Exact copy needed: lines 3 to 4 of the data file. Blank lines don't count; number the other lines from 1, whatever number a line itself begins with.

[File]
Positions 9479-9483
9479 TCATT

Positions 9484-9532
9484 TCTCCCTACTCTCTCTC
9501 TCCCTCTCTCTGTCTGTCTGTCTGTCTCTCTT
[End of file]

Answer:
Positions 9484-9532
9484 TCTCCCTACTCTCTCTC